On December 19, the Film Noir Foundation put together an early holiday gift for fans of film noir. In celebration of the season as well as the release of the official schedule for Noir City in January, the foundation held a showing of two noir-related films at the Castro Theatre in San Francisco. The first, Holiday Affair, is more in the spirit of the season while Lady in the Lake is a textbook noir–with a twist.
Holiday Affair stars Janet Leigh as Connie, a young war widow who meets and falls in love with Steve (Robert Mitchum), a toy salesman, despite being affianced to Carl (Wendell Corey), a rather straight-laced lawyer. Her young son much prefers Steve, and this puts a further strain on the relationship between Carl and Connie. It is clear that Carl is a good soul, but he is ultimately powerless to stop that which is going on between Steve and Connie.
In an introduction given by Eddie Muller at the start of the film, Muller noted that this movie was chosen due to its holiday theme as well as the casting of Robert Mitchum as Steve. Mitchum was a very versatile actor, but especially beloved for his work in film noir. In Holiday Affair, however, he shows off his comedic skill. The movie would be classified as a romantic comedy above all, with solid performances by all involved but especially noteworthy is Gordon Gebert, the 8-year-old child actor who plays Connie’s son. Gebert shows an unusually wide range of emotion throughout the movie, and ends up being the driving force behind the whole story. After the film ended, Eddie Muller provided an update on Gebert–he is still with us, and currently the professor of Architecture at City College of New York.
After a brief intermission, Muller got up to introduce the second feature of the evening, an unquestionably noir thriller entitled Lady in the Lake. Starring Robert Montgomery and Audrey Totter, this story about a detective turned writer who gets involved in a murder mystery is one of the most experimental movies of the 1940′s. Montgomery, both star and director, decided to film the entire movie from the perspective of the main character, which paves the way for some very creative cinematic choices–including, most interestingly, the fact that the only time we ever see Montgomery’s character is through his reflection in the mirror. In addition, there are some very dramatic and action-packed scenes that normally would be helped along with corresponding music, but Montgomery preferred to let the scenes speak for themselves–Lady in the Lake has no musical score.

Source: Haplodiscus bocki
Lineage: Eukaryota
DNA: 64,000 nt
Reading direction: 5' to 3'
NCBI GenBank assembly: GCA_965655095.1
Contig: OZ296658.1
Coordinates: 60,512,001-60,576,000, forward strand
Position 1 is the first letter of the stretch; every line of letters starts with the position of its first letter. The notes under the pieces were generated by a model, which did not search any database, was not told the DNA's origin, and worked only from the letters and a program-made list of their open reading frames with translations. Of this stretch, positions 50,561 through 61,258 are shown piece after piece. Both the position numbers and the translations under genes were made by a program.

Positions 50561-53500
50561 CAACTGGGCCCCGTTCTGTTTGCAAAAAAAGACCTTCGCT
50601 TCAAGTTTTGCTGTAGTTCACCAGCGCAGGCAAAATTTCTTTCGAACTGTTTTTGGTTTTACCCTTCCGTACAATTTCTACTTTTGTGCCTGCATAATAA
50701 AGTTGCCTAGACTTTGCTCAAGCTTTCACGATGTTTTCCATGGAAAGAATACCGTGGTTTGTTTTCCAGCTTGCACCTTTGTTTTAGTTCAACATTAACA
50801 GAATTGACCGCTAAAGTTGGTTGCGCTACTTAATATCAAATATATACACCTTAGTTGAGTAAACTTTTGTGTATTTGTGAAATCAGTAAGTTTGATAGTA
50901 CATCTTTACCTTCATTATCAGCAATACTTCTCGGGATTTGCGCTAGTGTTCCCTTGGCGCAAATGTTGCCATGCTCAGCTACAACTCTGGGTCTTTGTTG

Despite these cinematic novelties and my enthusiasm for the film, the shaky camera work made for a laborious movie-watching experience. I often found myself looking away so as not to get dizzy. To be fair, Montgomery was not primarily a director, and it would be unfair to compare his work on this film to that of veteran directors of the same era. The ideas were all there, but the film could have benefited from some ironing out by an experienced director. Indeed, upon the initial release of the film, the New York Times film critic wrote:
“In making the camera an active participant, rather than an off-side reporter, Mr. Montgomery has, however, failed to exploit the full possibilities suggested by this unusual technique. For after a few minutes of seeing a hand reaching toward a door knob, or lighting a cigarette or lifting a glass, or a door moving toward you as though it might come right out of the screen the novelty begins to wear thin.”
Still, it was wonderful to see the movie after hearing so much about it, and the entire evening was great fun.
Backlots will be returning to Noir City for the full festival in January, so stay tuned for more coverage!
See you next time!